The Game: A party of up to four adventurers descends into the depths of a dungeon to recover their kidnapped king and find his magical orb. Along the way, the band of intrepid adventurers will have to fight off everything from packs of wild dogs to evil creatures determined to bring the quest to an early end. (Texas Instruments, 1982)
Memories: I remember seeing this game at a friend’s house right after it came out, and feeling the whole world changing around me. Up until now, I’d been playing the same games on computers that I’d been playing on my consoles, except they looked and sometimes even sounded better. But Tunnels Of Doom, with its obvious nods to Dungeons & Dragons, was a whole dfferent animal. Here was a game that the consoles couldn’t handle. Here was a real live Computer Game.
Part of what got me hooked was that music. Tunnels opens up with a great piece of theme music that just fits this kind of game perfectly. Actually, for its day and age, it’s quite a sopihisticated piece of music for a “mere” computer game.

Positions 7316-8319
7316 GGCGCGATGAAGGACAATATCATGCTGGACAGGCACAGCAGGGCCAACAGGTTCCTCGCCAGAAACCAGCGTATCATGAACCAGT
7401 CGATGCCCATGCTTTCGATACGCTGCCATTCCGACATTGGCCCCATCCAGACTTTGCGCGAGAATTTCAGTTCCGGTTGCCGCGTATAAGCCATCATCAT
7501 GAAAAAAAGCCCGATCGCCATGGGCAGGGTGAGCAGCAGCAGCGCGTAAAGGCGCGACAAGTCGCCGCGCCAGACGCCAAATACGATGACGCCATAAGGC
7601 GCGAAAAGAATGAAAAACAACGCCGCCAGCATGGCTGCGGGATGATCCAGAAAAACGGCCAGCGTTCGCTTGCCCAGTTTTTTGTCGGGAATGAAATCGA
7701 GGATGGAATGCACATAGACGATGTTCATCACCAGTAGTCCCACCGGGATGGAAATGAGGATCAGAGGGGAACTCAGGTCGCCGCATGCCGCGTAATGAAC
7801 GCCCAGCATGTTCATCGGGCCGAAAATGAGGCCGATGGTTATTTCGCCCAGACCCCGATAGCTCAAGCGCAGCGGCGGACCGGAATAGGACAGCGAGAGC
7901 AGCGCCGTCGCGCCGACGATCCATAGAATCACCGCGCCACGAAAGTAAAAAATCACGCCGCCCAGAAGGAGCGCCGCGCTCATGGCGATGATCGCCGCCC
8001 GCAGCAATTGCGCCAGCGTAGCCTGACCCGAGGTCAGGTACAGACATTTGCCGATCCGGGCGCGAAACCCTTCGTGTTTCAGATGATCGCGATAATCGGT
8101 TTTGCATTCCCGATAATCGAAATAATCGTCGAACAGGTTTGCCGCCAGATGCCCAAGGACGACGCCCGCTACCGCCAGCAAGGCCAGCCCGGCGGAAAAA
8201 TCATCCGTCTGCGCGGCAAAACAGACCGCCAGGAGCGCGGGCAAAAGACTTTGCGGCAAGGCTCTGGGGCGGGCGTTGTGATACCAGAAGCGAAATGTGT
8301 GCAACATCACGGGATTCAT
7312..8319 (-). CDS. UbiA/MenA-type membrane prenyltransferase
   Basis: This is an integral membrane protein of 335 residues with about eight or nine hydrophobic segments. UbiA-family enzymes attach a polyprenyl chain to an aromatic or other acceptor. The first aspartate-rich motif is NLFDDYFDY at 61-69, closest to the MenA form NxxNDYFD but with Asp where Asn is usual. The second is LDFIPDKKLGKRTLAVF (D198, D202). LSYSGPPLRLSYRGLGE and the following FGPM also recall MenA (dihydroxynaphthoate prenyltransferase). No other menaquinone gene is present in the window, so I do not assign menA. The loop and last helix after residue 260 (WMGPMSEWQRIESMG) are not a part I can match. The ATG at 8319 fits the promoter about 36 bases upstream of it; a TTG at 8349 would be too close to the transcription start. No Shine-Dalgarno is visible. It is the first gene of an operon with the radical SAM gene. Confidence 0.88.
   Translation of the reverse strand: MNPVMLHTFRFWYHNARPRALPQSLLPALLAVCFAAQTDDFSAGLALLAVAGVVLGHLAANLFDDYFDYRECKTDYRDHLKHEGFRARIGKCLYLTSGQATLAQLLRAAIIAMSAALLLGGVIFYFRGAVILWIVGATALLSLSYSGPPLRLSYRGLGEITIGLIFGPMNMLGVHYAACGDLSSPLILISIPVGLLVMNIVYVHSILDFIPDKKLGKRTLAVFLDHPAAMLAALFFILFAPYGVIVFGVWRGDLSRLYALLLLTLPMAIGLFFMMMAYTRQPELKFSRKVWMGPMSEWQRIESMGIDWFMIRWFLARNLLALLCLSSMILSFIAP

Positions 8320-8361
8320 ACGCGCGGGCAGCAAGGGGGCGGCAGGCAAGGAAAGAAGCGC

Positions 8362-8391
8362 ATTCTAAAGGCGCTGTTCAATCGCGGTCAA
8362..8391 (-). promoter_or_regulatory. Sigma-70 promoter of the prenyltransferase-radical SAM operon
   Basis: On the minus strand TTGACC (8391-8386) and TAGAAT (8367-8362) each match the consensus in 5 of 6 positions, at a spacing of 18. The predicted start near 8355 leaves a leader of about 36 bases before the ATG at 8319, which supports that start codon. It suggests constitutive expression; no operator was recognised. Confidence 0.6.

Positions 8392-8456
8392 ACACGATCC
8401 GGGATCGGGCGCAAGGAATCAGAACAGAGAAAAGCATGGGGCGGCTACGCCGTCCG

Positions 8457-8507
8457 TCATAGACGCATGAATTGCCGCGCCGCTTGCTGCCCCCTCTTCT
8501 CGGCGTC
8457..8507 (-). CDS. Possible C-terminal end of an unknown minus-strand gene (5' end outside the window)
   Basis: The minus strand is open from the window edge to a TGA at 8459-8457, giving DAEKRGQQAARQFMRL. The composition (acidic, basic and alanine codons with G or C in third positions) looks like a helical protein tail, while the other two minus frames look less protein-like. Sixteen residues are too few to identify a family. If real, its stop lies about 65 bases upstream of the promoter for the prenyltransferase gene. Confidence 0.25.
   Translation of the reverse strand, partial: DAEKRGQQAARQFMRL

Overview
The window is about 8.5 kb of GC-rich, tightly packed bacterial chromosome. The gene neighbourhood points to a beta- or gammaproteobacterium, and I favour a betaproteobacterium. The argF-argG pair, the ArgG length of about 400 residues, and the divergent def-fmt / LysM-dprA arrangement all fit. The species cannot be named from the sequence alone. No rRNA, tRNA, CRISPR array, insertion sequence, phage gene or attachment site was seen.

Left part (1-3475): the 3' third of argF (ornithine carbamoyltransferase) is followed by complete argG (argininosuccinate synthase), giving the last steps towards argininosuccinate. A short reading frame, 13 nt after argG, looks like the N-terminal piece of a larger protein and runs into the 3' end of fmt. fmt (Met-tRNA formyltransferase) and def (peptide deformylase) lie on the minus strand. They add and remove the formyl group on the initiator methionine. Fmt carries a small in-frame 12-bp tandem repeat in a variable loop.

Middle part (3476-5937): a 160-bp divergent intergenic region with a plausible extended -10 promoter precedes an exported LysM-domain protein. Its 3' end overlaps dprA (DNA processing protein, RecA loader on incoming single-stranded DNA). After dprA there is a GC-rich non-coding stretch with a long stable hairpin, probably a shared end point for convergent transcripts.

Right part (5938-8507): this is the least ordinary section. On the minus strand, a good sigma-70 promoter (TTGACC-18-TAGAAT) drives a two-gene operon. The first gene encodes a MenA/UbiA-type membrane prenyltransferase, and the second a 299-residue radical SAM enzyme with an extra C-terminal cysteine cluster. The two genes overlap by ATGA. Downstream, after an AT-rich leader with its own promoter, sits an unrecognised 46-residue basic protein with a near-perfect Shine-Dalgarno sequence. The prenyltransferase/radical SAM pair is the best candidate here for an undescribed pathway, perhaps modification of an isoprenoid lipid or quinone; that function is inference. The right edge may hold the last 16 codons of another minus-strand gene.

I remember, not quite comprehending that this was a TI-exclusive title, pestering my mom endlessly about getting me Tunnels Of Doom; we were an Apple II household, so what I got was Telengard. Now, while that ain’t too shabby, it’s no Tunnels Of Doom. Fortunately for my mother, Ultima III was just around the corner. If you think about it, Tunnels beat the Ultima series to the kind of group dynamic that would become a hallmark of that series, and in a pitched battle, Tunnels strongly resembles Ultima IV – it’s truly ahead of its time.
One of my main reasons for getting a TI 99/4a – a computer I’d never owned before – was to play Tunnels Of Doom again. I’ve found quite a few other neat games for this computer along the way, but in the end, it’s all about the Doom. It’s one of the best computer RPGs of the 1980s, hands-down, and I’m not sure it’s ever quite gotten its due as one of the seminal titles of the genre.